Syrian Refugees

Daniel Lim


The purpose of these posts is singular: to elicit empathy.   There is no shortage of bible verses calling for empathy.[1]  Yet, I find myself becoming more inward the older I get.  Life gets more complex, which I mistakenly think justifies a mild self-obsession.  How can I make my life better?  How can God make my life better?


I’m concerned about this selfishness, so I’m learning/writing about other, more important, issues to help purge this state of mind.  To be honest, even this endeavor sounds a little selfish, but maybe empathy is meant to benefit both the giver and recipient.  In any case, I can’t think of a better first post to achieve the stated purpose than one having to do with Syrian refugees.


As a result of the ongoing Syrian conflict: (1) approximately 470,000 people, tens of thousands of whom were children, died (through violence or indirectly);  (2) approximately 11 million people have fled or have been internally displaced; and (3) 6 million children rely on humanitarian aid, while 2.3 million children live as refugees in other countries.[2]


The purpose of these posts is singular: to elicit empathy. 


There is a lot of heartbreak here, and much that can be discussed.  But I wanted to specifically highlight the vastly different experiences of refugees in the U.S. and Greece.  The following are two articles discussing this: (1); and (2)[3]


In the U.S., we have over 10,000 Syrian refugees.[4]  Their lives are far from perfect I’m sure, but it is so encouraging to see some of them enjoying the little things we take for granted.  Through ICNA Relief, Real New York Tours, and International Rescue Committee, refugees living in New Jersey recently enjoyed the joys of a modern metropolitan city: the statue of liberty, street performers, zoos, carousels, picnics, etc.  Such amenities give them hope, and help them “savor[] the present.”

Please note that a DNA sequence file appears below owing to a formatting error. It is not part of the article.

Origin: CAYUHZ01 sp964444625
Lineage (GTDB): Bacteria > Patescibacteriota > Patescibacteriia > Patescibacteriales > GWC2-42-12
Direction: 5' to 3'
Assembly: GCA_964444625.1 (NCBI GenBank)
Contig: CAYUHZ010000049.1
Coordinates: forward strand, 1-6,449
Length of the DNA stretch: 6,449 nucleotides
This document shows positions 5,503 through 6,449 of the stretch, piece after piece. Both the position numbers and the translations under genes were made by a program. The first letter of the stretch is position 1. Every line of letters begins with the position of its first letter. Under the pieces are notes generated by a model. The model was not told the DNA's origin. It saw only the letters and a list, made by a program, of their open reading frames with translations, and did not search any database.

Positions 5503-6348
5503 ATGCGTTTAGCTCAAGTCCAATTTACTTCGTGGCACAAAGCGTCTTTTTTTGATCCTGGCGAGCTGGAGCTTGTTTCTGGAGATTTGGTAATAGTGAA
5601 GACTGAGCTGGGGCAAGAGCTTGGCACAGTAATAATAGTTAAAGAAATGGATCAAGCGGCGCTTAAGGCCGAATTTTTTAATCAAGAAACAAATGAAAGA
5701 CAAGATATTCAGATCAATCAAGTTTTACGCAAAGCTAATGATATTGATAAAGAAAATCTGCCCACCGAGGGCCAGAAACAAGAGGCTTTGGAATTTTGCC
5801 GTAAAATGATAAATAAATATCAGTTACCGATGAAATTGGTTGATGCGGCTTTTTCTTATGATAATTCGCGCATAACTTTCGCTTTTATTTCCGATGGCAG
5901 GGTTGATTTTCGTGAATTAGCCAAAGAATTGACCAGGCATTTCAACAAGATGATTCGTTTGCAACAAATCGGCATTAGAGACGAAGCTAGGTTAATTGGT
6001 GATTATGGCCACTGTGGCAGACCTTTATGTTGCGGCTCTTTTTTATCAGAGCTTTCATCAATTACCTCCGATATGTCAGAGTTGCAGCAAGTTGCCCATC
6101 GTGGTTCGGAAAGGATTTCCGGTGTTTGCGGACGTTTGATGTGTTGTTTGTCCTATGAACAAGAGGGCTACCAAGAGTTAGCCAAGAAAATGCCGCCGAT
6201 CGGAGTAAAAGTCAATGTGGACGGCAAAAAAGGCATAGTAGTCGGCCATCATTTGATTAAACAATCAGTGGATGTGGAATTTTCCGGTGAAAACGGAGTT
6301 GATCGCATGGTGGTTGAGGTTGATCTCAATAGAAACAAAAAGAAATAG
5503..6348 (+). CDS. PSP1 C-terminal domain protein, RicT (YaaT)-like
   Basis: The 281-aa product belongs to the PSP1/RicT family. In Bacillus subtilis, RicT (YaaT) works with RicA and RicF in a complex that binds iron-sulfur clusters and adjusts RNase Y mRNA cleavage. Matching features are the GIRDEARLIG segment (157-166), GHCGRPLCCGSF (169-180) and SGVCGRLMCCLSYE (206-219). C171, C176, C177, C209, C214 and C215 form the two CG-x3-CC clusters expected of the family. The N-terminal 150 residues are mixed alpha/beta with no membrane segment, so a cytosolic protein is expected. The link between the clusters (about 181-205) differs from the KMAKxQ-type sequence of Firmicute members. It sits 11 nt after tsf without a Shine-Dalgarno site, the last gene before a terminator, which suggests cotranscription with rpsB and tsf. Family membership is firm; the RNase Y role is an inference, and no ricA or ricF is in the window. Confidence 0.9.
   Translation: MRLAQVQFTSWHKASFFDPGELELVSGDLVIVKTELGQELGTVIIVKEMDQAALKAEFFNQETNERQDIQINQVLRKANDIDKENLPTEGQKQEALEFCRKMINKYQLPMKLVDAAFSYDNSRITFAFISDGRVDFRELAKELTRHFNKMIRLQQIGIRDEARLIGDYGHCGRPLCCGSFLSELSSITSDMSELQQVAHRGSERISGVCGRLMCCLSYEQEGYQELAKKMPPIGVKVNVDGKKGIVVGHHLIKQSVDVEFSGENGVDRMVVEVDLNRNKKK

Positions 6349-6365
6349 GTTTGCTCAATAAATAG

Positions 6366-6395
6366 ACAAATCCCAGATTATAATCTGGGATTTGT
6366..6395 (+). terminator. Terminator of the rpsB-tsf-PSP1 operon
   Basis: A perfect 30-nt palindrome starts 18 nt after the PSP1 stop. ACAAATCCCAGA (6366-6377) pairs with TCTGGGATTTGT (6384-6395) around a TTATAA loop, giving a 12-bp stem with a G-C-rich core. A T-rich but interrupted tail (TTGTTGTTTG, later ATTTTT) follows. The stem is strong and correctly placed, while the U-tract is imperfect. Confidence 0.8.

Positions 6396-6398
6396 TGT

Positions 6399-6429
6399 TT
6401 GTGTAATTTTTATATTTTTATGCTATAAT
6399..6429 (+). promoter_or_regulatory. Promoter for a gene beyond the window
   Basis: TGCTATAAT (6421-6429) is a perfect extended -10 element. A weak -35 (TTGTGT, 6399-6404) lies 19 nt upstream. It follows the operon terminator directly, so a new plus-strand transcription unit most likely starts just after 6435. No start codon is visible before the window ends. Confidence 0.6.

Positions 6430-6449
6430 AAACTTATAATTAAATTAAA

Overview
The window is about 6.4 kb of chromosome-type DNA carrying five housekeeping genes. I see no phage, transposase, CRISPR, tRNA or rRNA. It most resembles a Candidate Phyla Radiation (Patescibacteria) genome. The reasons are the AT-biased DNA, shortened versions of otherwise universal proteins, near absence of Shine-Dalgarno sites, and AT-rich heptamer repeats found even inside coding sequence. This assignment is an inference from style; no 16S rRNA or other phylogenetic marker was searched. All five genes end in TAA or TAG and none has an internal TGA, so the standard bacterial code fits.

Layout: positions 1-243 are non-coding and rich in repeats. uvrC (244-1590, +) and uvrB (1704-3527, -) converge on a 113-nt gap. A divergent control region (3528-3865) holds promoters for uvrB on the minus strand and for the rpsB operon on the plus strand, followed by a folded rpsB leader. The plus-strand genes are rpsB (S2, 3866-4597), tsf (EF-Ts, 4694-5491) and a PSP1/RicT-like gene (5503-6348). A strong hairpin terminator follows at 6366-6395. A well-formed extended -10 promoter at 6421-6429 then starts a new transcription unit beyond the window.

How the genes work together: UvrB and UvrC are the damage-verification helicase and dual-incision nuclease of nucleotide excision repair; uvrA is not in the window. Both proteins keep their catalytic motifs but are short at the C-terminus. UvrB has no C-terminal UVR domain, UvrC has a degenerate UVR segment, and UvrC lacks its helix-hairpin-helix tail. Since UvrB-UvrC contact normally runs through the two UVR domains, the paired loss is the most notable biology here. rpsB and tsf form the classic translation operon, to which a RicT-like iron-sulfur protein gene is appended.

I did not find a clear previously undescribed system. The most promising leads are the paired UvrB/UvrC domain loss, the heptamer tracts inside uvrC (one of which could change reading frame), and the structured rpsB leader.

In Greece, however, where there are more than 50,000 refugees, things are more bleak.  Due, in part, to recent European Union policies, many of the refugees are stuck there indefinitely under poor living conditions.  The following excerpt illustrates such conditions:


“Families are packed into tiny rooms; only a fraction of the children are being admitted into government schools, where classes are conducted exclusively in Greek; and the eagerness of volunteers to help is waning.  . . .  [T]here are toilets inside the trailers, instead of out in the freezing cold; it’s one of the best-appointed camps in the country, I’m told.  But one rainy afternoon, I saw children throwing rocks into rivers of raw sewage.  A truck drove around, fighting a losing battle to empty the overflowing toilets.  . . .  By refusing to resettle refugees, Europe is whittling away at its commitment to human rights.”


These refugees’ hopes are deteriorating fast, and a lack of empathy appears to be the root cause.


We are so lucky to live in a first world country—and more specifically, a lavish county within a comfortably warm state within a first world country—filled with so many amenities.  I often forget this, but maybe being more informed will help keep me not only grounded, but more importantly, empathetic.


In closing, I’m reminded of Matthew 25:37-40:


“Then the righteous will answer him, ‘Lord, when did we see you hungry and feed you, or thirsty and give you something to drink?  When did we see you a stranger and invite you in, or needing clothes and clothe you?  When did we see you sick or in prison and go to visit you?’


The King will reply, ‘Truly I tell you, whatever you did for one of the least of these brothers and sisters of mine, you did for me.’”


Whether it be through prayer or other means,[5] I hope our empathy is shown through our actions.



[1]           See

[2]           See, e.g.,;;

[3]           The quotes that follow are from these articles.

[4]           See

[5]           See;